In the world of amateur radio, operators often use the term “meter bands” to refer to specific ranges of frequencies.

This tool converts from meter to frequency in Hertz, kHz, MHz or GHz

**Calculator**

- Enter the length and use the drop down menu to select the units

**Formula**

Frequency **f** is given by the formula

**f = c/ฮป**

where, **c** is the speed of light and **ฮป** is the wavelength. As the wavelength increases the frequency decreases.

In a vacuum, the speed of light is **c = 299,792,458 meters/second**. It is slower in other media such as in glass for instance where the speed is 200,000,000 meters/second. Change the value of **c** in the calculator above to calculate the frequency in this case.

For a fixed value of wavelength, as **c** increases, so does **f**.

The picture below shows the wavelength (**ฮป**) of a sine wave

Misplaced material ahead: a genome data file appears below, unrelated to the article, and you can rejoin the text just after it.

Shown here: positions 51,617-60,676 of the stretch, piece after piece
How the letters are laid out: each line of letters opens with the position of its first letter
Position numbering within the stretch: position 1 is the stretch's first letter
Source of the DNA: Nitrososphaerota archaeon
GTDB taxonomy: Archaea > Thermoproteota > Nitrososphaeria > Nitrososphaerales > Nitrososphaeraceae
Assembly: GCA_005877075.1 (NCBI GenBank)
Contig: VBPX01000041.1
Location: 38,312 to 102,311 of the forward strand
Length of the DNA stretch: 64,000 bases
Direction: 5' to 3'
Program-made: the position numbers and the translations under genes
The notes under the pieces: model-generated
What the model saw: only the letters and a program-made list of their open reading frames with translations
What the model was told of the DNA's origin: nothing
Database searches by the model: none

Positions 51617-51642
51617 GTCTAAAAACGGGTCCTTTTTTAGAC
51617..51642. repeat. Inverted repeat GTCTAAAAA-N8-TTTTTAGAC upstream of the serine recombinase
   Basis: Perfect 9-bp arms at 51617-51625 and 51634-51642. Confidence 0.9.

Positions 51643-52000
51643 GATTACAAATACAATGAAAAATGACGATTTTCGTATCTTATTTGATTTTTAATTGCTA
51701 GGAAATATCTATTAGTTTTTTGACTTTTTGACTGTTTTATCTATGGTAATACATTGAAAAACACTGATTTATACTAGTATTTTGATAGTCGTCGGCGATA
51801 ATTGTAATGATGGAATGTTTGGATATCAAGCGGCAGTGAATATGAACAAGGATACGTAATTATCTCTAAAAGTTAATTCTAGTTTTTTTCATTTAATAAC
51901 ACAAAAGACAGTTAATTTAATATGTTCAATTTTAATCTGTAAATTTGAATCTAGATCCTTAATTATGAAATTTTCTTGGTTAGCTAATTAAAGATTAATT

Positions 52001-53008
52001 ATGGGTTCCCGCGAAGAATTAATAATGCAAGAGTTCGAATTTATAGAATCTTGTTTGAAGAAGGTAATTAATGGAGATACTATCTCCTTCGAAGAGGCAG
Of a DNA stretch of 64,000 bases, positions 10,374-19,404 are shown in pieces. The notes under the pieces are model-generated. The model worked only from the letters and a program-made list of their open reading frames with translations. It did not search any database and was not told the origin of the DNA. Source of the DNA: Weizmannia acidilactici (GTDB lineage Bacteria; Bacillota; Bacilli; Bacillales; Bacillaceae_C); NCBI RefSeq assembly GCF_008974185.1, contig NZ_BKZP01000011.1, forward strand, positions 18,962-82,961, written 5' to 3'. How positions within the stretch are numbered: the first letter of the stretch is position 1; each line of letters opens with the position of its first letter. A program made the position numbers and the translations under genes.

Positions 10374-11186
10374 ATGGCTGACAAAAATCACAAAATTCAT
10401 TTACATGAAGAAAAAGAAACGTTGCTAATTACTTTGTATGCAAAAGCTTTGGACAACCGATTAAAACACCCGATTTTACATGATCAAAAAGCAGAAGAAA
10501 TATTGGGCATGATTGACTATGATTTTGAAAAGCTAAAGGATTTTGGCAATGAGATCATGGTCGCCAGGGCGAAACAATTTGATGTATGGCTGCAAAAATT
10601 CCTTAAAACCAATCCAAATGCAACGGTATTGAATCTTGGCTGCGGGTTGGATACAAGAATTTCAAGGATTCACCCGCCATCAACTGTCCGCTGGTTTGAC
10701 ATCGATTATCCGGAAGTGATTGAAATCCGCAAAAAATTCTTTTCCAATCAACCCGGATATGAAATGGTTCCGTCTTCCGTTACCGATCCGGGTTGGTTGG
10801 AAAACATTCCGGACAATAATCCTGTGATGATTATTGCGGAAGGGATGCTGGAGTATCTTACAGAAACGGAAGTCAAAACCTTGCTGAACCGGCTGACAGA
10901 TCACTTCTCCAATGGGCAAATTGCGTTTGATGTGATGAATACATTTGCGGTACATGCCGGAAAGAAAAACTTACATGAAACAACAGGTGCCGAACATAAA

**What Are Meter Bands?**

Meter bands are a way to describe the wavelength of radio waves in meters. This terminology comes from the early days of radio when wavelengths were more commonly used than frequencies. Today, both wavelength and frequency are used interchangeably, but knowing how to convert between them is essential.

**Meter band to Frequency Table**

Using the calculator above, meters can be converted to frequency. Hereโs a quick reference table for some common amateur radio bands:

Meter Band | Frequency Range (MHz) |
---|---|

160 meters | 1.8 – 2.0 MHz |

80 meters | 3.5 – 4.0 MHz |

40 meters | 7.0 – 7.3 MHz |

30 meters | 10.1 – 10.15 MHz |

20 meters | 14.0 – 14.35 MHz |

17 meters | 18.068 – 18.168 MHz |

15 meters | 21.0 – 21.45 MHz |

12 meters | 24.89 – 24.99 MHz |

10 meters | 28.0 – 29.7 MHz |

6 meters | 50.0 – 54.0 MHz |

2 meters | 144 – 148 MHz |

1.25 meters | 222 – 225 MHz |

70 centimeters | 420 – 450 MHz |

**Practical Application**

When setting up your radio, knowing how to convert meter bands to frequencies helps you tune to the correct range for your desired communication band. This is especially useful when programming frequencies into your radio or selecting antennas, as different antennas are optimized for different wavelength ranges.